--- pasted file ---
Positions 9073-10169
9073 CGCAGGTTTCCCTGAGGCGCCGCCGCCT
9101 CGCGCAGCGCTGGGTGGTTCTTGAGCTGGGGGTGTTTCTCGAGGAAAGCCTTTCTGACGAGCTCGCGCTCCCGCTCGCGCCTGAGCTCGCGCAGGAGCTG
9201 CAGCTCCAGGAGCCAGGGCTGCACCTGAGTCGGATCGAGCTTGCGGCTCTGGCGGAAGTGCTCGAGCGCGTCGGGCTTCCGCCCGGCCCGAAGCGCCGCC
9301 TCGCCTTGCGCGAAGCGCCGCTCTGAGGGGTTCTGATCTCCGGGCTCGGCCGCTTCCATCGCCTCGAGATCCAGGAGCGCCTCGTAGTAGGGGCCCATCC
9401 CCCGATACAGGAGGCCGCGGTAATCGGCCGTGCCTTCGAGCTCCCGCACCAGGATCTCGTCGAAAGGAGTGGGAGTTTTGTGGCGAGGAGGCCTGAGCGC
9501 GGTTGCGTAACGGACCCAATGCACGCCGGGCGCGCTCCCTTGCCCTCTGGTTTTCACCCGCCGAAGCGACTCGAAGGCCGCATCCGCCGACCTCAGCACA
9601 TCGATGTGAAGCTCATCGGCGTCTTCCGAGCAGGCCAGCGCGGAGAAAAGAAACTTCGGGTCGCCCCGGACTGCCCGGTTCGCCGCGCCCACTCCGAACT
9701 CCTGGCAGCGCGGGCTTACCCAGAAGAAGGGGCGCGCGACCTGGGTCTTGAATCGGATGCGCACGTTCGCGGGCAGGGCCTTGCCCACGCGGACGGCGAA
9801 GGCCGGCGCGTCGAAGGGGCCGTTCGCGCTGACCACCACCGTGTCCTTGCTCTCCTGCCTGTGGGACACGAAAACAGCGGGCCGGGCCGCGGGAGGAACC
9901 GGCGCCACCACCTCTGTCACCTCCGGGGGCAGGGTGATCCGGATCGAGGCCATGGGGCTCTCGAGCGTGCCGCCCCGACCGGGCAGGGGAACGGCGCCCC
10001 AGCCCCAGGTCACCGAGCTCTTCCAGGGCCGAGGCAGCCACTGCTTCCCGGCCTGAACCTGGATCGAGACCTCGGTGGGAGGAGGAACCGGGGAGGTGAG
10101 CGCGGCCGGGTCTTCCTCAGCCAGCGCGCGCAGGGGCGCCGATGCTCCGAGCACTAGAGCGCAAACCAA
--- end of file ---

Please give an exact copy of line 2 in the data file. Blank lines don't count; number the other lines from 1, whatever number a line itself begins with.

9073 CGCAGGTTTCCCTGAGGCGCCGCCGCCT